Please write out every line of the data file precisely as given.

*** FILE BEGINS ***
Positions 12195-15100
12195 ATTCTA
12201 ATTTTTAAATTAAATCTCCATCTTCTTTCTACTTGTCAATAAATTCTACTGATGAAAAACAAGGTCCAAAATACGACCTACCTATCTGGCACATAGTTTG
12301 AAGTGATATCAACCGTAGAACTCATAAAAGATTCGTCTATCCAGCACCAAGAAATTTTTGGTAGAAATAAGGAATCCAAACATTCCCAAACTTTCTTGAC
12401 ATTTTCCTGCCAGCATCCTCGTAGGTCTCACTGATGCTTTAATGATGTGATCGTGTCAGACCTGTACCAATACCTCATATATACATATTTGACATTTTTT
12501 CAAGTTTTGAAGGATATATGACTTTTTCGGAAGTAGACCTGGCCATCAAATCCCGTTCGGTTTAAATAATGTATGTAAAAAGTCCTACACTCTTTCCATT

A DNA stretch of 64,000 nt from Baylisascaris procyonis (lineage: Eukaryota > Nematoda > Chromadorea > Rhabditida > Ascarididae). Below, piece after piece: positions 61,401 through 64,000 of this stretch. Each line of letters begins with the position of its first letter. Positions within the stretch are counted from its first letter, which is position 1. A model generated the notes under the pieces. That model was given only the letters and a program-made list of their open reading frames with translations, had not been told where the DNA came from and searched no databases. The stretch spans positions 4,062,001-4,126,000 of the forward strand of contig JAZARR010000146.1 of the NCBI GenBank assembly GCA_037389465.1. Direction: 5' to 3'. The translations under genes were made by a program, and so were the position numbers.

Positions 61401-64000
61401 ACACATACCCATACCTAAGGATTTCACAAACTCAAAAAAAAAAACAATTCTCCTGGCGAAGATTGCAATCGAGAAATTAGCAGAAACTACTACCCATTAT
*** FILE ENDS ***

Positions 12195-15100
12195 ATTCTA
12201 ATTTTTAAATTAAATCTCCATCTTCTTTCTACTTGTCAATAAATTCTACTGATGAAAAACAAGGTCCAAAATACGACCTACCTATCTGGCACATAGTTTG
12301 AAGTGATATCAACCGTAGAACTCATAAAAGATTCGTCTATCCAGCACCAAGAAATTTTTGGTAGAAATAAGGAATCCAAACATTCCCAAACTTTCTTGAC
12401 ATTTTCCTGCCAGCATCCTCGTAGGTCTCACTGATGCTTTAATGATGTGATCGTGTCAGACCTGTACCAATACCTCATATATACATATTTGACATTTTTT
12501 CAAGTTTTGAAGGATATATGACTTTTTCGGAAGTAGACCTGGCCATCAAATCCCGTTCGGTTTAAATAATGTATGTAAAAAGTCCTACACTCTTTCCATT

A DNA stretch of 64,000 nt from Baylisascaris procyonis (lineage: Eukaryota > Nematoda > Chromadorea > Rhabditida > Ascarididae). Below, piece after piece: positions 61,401 through 64,000 of this stretch. Each line of letters begins with the position of its first letter. Positions within the stretch are counted from its first letter, which is position 1. A model generated the notes under the pieces. That model was given only the letters and a program-made list of their open reading frames with translations, had not been told where the DNA came from and searched no databases. The stretch spans positions 4,062,001-4,126,000 of the forward strand of contig JAZARR010000146.1 of the NCBI GenBank assembly GCA_037389465.1. Direction: 5' to 3'. The translations under genes were made by a program, and so were the position numbers.

Positions 61401-64000
61401 ACACATACCCATACCTAAGGATTTCACAAACTCAAAAAAAAAAACAATTCTCCTGGCGAAGATTGCAATCGAGAAATTAGCAGAAACTACTACCCATTAT